No white gloves? No problem

For almost a decade, students from a remote Bukidnon school have been resorting to innovation to complete their Citizen Army Training


Metro Manila (CNN Philippines, March 23) — At this time of the year, Grade 10 students (formerly 4th year high school in the old education system) are rehearsing for the annual pass-and-review of their mandatory Citizen Army Training (CAT).

Just like any graduation ceremony, the pass-and-review marks the completion of the cadets' training for a year.

They get to march in their prescribed CAT uniform — white shirt, blue pants and white cotton gloves — while bearing their individual wooden rifles.

It may appear too small for a concern, but CAT cadets from the Jesuit-run St. Isidore High School in Malaybalay City, Bukidnon, often face the problem of supply of white gloves.

Located in the remote village of Zamboanguita, it takes about a couple of hours of land travel, around 60 kilometers, to get to Malaybalay's business center.

"Malayo kasi ang siyudad mula dito," Roland Sabote, the school's CAT facilitator explained, "Walang mabili (na white gloves) ang mga estudyante."

It is also a fact, Sabote added, that a sizeable percentage of the school's students live within and below average means, so traveling to downtown to buy a pair of gloves will merely entail costs.

Almost ten years ago, some cadets thought of a novel idea to solve their problem.

Instead of having to buy new gloves, they would paint their hands white — to give the illusion they are wearing white gloves.

cat-students-003_CNNPH.jpg After the rehearsal, the students merely wash off the paint in their hands.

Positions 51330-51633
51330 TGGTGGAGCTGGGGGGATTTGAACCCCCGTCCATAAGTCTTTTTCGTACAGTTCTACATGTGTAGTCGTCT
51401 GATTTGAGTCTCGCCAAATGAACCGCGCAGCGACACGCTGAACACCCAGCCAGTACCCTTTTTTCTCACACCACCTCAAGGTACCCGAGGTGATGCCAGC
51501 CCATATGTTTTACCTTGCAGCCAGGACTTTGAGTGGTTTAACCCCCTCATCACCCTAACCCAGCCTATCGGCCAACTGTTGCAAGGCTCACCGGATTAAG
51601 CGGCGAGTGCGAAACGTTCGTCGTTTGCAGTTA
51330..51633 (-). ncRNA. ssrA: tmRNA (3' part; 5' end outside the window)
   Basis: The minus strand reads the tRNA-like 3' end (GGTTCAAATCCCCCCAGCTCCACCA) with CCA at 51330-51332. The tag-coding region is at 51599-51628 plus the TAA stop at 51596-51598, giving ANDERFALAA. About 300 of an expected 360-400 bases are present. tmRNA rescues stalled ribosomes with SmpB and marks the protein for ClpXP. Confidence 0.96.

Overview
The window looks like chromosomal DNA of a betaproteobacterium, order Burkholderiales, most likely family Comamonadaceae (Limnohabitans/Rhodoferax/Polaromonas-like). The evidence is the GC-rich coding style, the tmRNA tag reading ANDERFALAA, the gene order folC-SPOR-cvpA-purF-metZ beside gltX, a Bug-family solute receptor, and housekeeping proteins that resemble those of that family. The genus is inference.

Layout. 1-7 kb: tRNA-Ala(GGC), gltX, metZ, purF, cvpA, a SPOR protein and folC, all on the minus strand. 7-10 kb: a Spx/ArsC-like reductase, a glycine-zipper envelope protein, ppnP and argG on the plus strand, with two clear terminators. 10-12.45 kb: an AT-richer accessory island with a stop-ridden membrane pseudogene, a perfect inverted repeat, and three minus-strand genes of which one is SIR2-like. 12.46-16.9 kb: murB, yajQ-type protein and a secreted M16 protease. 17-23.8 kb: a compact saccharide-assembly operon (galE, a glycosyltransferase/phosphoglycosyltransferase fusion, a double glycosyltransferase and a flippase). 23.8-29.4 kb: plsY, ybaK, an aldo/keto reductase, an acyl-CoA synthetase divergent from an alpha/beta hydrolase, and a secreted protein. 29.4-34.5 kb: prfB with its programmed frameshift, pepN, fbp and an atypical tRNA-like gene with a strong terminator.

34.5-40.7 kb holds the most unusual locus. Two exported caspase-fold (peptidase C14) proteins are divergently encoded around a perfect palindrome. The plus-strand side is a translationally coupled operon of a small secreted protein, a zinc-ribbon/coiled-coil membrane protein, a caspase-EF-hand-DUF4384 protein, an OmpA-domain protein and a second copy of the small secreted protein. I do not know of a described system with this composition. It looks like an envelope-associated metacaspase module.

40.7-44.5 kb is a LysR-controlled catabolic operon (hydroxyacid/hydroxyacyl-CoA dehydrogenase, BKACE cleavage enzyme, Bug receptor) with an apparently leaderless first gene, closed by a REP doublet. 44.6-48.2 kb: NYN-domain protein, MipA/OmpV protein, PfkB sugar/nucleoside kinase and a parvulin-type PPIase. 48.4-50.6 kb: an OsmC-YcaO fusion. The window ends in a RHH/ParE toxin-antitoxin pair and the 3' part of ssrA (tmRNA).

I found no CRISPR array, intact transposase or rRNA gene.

Practical and cheap

"May pangalawang reason sila kung bakit ginamit nila (ang pintura). Yung paghawak sa rifle, hindi madulas kung paint ang ginamit," Sabote said.

It is not only practical to use, it is also cheaper.

A small container, the size half of a can of sardines, of white "Lotus," a paint being used for the students' art class, costs about P18. About two to three students can use up the paint to color their hands.

School director Fr. Harvey Mateo, SJ, posted Facebook photos of the cadets while on formation, their hands painted in white — perhaps to show how innovative the students are.

The young Jesuit priest said he was not aware of the student' practice, but is more than willing to produce white gloves they can use.

"Makakahanap naman ng (cotton) gloves," Fr. Mateo says. "But if they insist on paint, water-based poster paint na lang," insisting that the paint should also be lead-free and safe for skin contact.


'Proud of these kids'

CNN Philippines showed to Defense Secretary Delfin Lorenzana copies of the photos.

Lorenzana has been pushing for high school and college students to submit to compulsory military training in schools, as part of the national program to develop patriotism and love for country among young people.

"I am proud of these kids," Lorenzana said in a message, praising the cadets' "initiative and improvisation".

"Nothing can stop them," Lorenzana added, citing the students' determination to learn and be trained under CAT.

"They are our future soldiers, engineers, and whatsoever they want to be. Great to see kids preparing themselves for the challenges they will face as grownups," Lorenzana pointed out.


Sabote, who also serves as the school's prefect of discipline, said the CAT training as an effective tool in imparting discipline and sense of responsibility among their students, as well as love for country through the Ignatian principle of "Ad Majorem Dei Gloriam" (For the greater glory of God).